A semi-autobiographical satire of Edwardian advertising and patent-medicines.
through the village. He still thought he knew his place–and mine. I did not know him, but I would have liked dearly to have asked him if he remembered my mother, if either my uncle or old Lichtenstein had been man enough to stand being given away like that.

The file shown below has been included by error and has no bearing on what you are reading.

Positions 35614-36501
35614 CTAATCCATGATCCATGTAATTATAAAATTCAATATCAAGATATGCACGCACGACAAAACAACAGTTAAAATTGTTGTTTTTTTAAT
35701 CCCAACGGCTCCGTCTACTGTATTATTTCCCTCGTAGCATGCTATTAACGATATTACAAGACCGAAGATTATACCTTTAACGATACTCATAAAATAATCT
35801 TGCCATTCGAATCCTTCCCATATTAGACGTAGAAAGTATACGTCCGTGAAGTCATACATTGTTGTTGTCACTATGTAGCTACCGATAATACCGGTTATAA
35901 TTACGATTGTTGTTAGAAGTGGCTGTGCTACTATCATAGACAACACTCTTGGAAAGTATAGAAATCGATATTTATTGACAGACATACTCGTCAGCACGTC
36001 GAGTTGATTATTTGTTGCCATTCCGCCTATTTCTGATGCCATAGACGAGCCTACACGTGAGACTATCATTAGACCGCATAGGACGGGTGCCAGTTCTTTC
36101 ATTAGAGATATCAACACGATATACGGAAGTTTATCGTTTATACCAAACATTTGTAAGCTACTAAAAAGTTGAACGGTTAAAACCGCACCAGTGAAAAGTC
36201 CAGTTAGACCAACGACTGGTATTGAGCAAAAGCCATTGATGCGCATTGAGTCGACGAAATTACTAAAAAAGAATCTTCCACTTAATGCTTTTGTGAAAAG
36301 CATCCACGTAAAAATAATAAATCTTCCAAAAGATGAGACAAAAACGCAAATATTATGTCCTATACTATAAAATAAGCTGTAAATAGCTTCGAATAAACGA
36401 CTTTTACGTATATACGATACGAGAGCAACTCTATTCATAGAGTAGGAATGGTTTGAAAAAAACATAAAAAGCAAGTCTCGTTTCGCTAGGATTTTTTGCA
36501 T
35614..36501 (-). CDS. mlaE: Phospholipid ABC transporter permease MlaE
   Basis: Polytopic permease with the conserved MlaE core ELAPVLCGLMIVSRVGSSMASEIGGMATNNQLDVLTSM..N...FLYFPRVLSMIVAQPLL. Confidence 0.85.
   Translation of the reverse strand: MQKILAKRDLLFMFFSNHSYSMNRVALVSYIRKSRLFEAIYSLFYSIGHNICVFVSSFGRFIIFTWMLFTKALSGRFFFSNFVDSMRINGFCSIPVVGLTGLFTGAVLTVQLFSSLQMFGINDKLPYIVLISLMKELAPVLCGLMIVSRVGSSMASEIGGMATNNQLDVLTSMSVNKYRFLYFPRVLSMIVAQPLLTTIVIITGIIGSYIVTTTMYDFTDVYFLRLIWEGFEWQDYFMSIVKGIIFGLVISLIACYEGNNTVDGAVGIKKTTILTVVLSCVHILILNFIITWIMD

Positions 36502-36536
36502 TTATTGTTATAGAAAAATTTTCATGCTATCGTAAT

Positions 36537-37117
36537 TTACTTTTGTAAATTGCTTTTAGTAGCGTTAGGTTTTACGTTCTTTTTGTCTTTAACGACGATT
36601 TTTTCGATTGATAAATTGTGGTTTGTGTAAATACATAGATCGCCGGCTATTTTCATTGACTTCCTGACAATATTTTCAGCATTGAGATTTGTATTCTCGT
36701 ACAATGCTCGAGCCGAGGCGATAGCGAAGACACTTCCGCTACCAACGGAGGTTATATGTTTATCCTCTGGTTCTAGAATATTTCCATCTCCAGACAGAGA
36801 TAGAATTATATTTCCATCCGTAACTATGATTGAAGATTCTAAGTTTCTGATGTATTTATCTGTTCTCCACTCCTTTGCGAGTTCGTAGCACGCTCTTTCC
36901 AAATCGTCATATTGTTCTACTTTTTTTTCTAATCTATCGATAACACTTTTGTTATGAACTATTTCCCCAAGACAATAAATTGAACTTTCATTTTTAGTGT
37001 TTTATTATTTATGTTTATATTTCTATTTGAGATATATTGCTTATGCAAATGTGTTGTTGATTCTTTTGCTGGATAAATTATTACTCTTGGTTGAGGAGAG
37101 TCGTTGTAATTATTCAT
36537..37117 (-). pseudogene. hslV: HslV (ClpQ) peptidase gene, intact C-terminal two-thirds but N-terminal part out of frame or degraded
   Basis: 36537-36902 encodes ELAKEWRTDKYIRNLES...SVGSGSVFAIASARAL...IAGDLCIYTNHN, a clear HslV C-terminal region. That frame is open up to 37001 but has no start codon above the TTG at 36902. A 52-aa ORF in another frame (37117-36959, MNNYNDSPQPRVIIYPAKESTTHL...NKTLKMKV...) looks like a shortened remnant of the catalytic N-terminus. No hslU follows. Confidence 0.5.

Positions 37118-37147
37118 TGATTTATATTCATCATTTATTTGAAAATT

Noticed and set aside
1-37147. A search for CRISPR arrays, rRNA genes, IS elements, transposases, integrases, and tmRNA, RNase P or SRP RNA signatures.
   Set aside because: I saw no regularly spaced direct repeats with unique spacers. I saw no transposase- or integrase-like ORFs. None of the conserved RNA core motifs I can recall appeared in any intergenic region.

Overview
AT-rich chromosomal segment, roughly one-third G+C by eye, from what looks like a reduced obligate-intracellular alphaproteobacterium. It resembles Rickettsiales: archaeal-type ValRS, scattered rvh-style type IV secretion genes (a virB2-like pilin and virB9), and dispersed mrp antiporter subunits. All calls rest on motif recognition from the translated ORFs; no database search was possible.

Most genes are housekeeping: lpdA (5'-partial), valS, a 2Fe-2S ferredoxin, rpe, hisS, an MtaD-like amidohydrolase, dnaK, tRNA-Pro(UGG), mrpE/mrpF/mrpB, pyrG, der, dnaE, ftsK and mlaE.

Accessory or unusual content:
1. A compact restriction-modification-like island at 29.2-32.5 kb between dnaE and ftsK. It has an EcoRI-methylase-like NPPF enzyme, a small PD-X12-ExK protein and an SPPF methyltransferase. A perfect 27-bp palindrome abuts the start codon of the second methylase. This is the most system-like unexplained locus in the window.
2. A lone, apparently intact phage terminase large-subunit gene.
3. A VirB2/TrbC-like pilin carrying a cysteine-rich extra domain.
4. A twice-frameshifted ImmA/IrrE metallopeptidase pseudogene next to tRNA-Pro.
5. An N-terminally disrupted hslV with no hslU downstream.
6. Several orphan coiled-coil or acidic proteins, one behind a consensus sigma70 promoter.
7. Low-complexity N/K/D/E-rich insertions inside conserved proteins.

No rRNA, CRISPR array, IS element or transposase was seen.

In that English countryside of my boyhood every human being had a “place.” It belonged to you from your birth like the colour of your eyes, it was inextricably your destiny. Above you were your betters, below you were your inferiors, and there were even an unstable questionable few, cases so disputable that you might for the rough purposes of every day at least, regard them as your equals. Head and centre of our system was Lady Drew, her “leddyship,” shrivelled, garrulous, with a wonderful memory for genealogies and very, very old, and beside her and nearly as old, Miss Somerville, her cousin and companion. These two old souls lived like dried-up kernels in the great shell of Bladesover House, the shell that had once been gaily full of fops, of fin